Gestational diabetes develops during pregnancy, typically between the 24th
and 28th weeks. Most women will experience some change in glucose levels during pregnancy due to fluctuating hormone levels. Gestational diabetes develops when glucose levels rise but a woman’s pancreas is unable to produce enough insulin to regulate
blood sugar levels. Developing gestational diabetes does not mean a woman was diabetic prior to her pregnancy, however approximately 20% of women with gestational diabetes will go on to develop type 2 diabetes later in life. Women with gestational diabetes
must make lifestyle changes to ensure their health as well as their baby’s.
Jacobson, MD, Obstetrics/Gynecology, discusses when women should be screened and what changes an expectant mother should make after diagnosis:
Women are screened for gestational diabetes approximately 24-28 weeks into pregnancy. However, women who
are at a higher risk for developing gestational diabetes—risk factors such as obesity, previous instance of gestational diabetes, family history of diabetes—will likely require earlier screening.
It’s important to keep gestational
diabetes in check to prevent complications that could affect your baby, such as excessive birth weight, increased risk of cesarean section, increased risk of birth trauma, premature birth, low infant blood sugar at birth, and an increased risk for type 2 diabetes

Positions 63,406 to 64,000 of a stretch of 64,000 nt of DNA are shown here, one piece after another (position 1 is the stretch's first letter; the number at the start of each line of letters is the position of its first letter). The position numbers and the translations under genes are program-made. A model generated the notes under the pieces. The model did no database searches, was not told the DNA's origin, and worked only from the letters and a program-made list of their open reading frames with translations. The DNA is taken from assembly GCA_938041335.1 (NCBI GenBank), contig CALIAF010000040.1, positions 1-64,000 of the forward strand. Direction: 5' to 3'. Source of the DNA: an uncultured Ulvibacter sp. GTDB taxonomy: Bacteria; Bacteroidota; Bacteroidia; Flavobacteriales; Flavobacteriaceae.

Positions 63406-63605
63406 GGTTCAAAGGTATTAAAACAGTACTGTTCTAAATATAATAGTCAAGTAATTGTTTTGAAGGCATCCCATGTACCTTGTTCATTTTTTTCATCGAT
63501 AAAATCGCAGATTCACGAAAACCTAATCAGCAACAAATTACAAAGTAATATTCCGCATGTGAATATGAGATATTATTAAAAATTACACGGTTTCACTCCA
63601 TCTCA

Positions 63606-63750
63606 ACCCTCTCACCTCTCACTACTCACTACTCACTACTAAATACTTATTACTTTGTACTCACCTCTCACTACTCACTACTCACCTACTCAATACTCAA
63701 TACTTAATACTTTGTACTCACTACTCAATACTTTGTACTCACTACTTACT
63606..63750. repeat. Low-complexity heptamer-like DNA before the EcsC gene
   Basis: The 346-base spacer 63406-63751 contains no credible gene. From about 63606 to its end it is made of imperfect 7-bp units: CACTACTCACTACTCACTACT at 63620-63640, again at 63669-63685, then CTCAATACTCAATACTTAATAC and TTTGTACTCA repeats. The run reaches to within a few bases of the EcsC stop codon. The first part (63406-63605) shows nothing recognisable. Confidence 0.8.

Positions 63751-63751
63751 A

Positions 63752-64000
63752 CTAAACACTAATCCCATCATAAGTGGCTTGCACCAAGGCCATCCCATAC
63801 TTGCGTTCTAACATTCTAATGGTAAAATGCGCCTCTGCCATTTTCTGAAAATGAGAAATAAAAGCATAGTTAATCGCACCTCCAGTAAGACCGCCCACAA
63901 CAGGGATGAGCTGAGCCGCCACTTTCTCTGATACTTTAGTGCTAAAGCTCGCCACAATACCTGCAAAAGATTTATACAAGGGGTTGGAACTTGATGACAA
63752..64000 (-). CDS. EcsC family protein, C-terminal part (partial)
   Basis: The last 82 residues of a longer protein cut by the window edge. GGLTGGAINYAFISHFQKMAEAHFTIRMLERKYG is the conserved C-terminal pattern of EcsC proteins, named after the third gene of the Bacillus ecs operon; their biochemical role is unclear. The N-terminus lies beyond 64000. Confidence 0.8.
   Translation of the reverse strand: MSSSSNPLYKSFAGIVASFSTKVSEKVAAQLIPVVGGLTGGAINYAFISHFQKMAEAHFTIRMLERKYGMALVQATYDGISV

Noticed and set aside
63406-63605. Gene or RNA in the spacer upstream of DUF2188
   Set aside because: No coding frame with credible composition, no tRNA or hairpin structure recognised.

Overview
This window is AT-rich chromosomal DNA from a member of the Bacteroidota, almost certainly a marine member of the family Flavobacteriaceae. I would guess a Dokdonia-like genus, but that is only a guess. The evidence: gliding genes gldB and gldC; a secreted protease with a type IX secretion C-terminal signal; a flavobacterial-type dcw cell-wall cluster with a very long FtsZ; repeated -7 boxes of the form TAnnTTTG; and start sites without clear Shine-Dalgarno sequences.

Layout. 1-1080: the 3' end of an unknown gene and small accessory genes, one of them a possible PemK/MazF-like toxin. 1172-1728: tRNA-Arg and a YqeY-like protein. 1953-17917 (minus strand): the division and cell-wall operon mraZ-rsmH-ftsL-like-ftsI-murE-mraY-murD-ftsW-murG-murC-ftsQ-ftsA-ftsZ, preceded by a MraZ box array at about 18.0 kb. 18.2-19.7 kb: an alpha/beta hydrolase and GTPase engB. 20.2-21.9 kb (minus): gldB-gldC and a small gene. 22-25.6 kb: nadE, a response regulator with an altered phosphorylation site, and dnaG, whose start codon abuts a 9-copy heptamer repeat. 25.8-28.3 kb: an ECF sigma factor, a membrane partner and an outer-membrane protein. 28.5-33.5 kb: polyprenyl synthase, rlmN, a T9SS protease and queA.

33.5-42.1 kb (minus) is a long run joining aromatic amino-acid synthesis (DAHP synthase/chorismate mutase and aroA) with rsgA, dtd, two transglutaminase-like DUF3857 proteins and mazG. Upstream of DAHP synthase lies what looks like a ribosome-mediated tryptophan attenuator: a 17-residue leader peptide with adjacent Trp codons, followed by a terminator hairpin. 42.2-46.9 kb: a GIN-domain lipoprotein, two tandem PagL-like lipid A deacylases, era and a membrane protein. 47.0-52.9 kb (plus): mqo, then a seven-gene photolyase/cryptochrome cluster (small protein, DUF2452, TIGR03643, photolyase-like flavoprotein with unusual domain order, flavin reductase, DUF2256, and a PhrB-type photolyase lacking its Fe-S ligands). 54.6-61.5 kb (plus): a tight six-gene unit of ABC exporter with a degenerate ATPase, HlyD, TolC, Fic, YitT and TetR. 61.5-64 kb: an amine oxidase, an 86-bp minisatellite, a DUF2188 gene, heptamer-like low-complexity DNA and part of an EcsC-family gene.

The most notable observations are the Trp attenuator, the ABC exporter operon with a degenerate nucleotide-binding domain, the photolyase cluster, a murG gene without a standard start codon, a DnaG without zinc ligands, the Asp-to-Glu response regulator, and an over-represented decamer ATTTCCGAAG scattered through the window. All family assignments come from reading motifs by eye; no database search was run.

and obesity later in life. Left untreated, gestational diabetes can also result in a baby’s death.
Have questions about gestational
diabetes or advice to offer other women newly diagnosed with gestational diabetes? Join our new online community The Parent 'Hood to start a conversation today. Click here to
find out more.
Pregnancy brings about many changes—both for the mother and baby. While most women have normal, healthy pregnancies, everyone is at some risk for problems.
Issues during a pregnancy can range in severity—from poor nutrition, nausea or fatigue to gestational diabetes, preeclampsia, infectious diseases or premature birth. With the proper planning, education and physician involvement, many risks can be greatly reduced
Scott MacGregor, D.O., gives his recommendations about what women can do both before and during their pregnancy to ensure a healthy self and baby:
What are some things you’ve done to prepare for a healthy pregnancy? What have you done during your pregnancy?
Have high-risk pregnancy questions? Join Dr. MacGregor for a live medical chat on Friday, March 16 at 1:30 p.m. He’ll answer your questions about risk factors, treatments and signs of high-risk pregnancy. Save the date and
submit your early questions today.